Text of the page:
Fortune favors the bully

“I’ve seen various people say, ‘Well this is awful for Trump. He’s missing his opportunity to make his closing argument to Iowa caucusgoers!’ But that’s not getting what’s happening. Maybe this will be a disaster for Trump. But it won’t be because he missed out on 15 minutes of airtime.

The misunderstanding is similar to all the other times over the last six months when observers thought Trump had tripped himself up by violating some political taboo, showing he didn’t understand some basic policy issue or just flat out lying about something in a easily demonstrable way. Focusing on these indicators is like watching an opera and fixating on the libretto rather than the score. Yes, it’s part of what’s happening. But it’s not what’s generating the energy and motion. It’s just a ripple on the surface of a deep sea. How much do you need to know German to get Wagner?

When I first wrote about this a dozen years ago I called it the “bitch slap theory of politics.” I’m no longer comfortable using that phrase. But I do think the heavily gendered, violent nature of that phrase is one of the only ways to really capture the nature of what’s happening in these dramas.

Take Trump’s evisceration of Jeb Bush.

Trump’s comment about Jeb’s being “weak”, “low energy”, “pitiful” … these are demeaning and denigrating phrases. They seem frankly gross, with an emotional tenor we’d expect from street toughs or frat boys trash talking each other. It’s raw and primal and all about dominating by denigrating. But what has really hurt Bush is not so much that Trump is calling him names. It’s that Trump has used these attacks to demonstrate that Jeb is unable or unwilling to defend himself. Trump hits him and Jeb takes it. His responses are hapless and weak and generally meaningless. You probably barely remember them. The impact of this is not tied to Trump calling Bush “weak.” Trump is engineering encounters that show that Bush is weak.”

-Josh Marshall, “The Triumph of the Will”

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Knowledge at first sight

“Rather than blame things for being obscure, we should blame ourselves for being biased and prisoners of self-induced repetitiveness. One must forget many clichés in order to behold a single image. Insight is the beginning of perceptions to come rather than the extension of perceptions gone by. Conventional seeing, operating as it does with patterns and coherences, is a way of seeing the present in the past tense. Insight is an attempt to think in the present.

Insight is a breakthrough, requiring much intellectual dismantling and dislocation. It begins with a mental interim, with the cultivation of a feeling for the unfamiliar, unparalleled, incredible. It is being involved with a phenomenon, being intimately engaged to it, courting it, as it were, that after much perplexity and embarrassment we come upon insight—upon a way of seeing the phenomenon from within. Insight is accompanied by a sense of surprise. What has been closed is suddenly disclosed. It entails genuine perception, seeing anew. He who thinks that we can see the same object twice has never seen. Paradoxically, insight is knowledge at first sight.”

—Abraham J. Heschel, The Prophets (1962), p. xvi

Summoning publics from fleeting masses

“Though the public intellectual is a political actor, a performer on stage, what differentiates her from the celebrity or publicity hound is that she is writing for an audience that does not yet exist. Unlike the ordinary journalist or enterprising scholar, she is writing for a reader she hopes to bring into being. She never speaks to the reader as he is; she speaks to the reader as he might be. Her common reader is an uncommon reader.

The reason for this has less do with the elitism of the intellectual — mine is no brief for an avant garde or philosopher king — than with the existence, really, the nonexistence, of the public. Publics, as John Dewey argued, never simply exist; they are always created. Created out of groups of people who are made and mangled by the actions of other people. Capital acts upon labor, subjugating men and women at work, making them miserable at home. Those workers are not yet a public. But when someone says — someone writes — “Workers of the world, unite!,” they become a public that is willing and able to act upon its shared situation. It is in the writing of such words, the naming of such names — “Workers of the world” or “We, the People,” even “The Problem That Has No Name” — that a public is summoned into being. In the act of writing for a public, intellectuals create the public for which they write.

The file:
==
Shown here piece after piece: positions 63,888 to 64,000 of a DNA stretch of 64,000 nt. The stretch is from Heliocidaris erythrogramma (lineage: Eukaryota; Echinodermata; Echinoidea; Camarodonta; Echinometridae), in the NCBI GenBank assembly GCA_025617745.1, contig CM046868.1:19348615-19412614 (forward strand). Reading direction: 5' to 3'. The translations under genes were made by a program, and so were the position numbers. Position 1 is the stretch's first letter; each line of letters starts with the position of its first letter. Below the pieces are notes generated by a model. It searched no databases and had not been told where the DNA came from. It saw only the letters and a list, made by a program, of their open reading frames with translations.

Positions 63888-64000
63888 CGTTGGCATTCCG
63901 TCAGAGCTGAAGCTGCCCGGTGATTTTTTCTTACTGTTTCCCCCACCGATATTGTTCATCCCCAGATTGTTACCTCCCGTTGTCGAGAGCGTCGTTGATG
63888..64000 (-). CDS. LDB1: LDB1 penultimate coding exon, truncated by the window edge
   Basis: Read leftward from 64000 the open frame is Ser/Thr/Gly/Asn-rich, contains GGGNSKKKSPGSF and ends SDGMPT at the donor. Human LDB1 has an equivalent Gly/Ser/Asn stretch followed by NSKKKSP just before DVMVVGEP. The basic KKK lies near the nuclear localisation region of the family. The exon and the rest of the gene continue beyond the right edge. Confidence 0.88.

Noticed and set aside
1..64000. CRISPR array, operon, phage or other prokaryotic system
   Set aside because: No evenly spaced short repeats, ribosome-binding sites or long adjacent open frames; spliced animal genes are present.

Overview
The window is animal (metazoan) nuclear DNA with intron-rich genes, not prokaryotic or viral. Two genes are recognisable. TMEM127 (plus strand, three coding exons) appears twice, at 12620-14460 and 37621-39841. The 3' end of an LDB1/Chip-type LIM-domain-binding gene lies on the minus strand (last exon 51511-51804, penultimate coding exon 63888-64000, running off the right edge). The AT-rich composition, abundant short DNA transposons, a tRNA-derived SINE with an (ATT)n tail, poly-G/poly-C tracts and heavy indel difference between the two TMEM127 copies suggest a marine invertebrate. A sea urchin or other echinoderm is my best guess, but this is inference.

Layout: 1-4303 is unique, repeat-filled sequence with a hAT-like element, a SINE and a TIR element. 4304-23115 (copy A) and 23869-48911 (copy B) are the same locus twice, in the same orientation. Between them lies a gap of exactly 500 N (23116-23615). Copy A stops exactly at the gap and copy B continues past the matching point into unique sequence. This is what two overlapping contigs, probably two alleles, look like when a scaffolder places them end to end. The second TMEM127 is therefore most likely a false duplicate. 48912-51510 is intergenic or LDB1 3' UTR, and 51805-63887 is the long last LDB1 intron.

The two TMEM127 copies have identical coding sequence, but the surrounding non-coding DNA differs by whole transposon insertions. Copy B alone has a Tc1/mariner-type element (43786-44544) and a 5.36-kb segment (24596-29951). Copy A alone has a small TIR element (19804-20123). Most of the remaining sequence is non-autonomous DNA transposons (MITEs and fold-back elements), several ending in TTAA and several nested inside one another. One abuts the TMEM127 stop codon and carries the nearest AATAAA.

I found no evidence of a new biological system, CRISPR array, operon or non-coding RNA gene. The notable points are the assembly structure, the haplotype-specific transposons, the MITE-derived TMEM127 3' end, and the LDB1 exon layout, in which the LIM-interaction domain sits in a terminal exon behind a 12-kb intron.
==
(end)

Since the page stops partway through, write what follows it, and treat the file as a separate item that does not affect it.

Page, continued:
The problem with our public intellectuals today has little to do with their style. It has little to do with their professional location, whether they write from the academy or for the little magazines. It has little to do with the suburbs, bohemia, or tenure. The problem with our public intellectuals today is that they are writing for readers who already exist, as they exist.

From the vantage of [Russell] Jacoby’s book, [The Last Intellectuals,] the prospects today for public intellectuals seem even better. After all, one of the material factors Jacoby claimed was driving intellectuals away from the public was the ease and comfort of university life. That life is gone: The precarity that Jacoby saw outside academia is now the norm inside academia. And while precarity often propels men and women to play it safe, a new generation of graduate students and young academics seems to have thrown caution, and academic protocol, to the wind. We see them in the Los Angeles Review of Books, n+1, and Jacobin, hurling their smarts at mass incarceration or the crisis in Greece, using their well-wrought words as weapons against student debt, crappy jobs, even capitalism itself.

We have the means, we have the material. What we don’t have is mass. We have episodic masses, which effervesce and overflow. But it’s hard to imagine masses that will endure, publics that won’t disappear in the face of state repression or social intransigence but instead will dig in and charge forward. And it is that constraint on the imagination and hence the will that is the biggest obstacle to the public intellectual today. Not tenure, not the death of bohemia, not jargon, but the fear that the publics that don’t yet exist — which are, after all, the only publics we’ve ever had — never will exist.”

—Corey Robin, “How Intellectuals Create a Public”

Me, you, every law-abiding American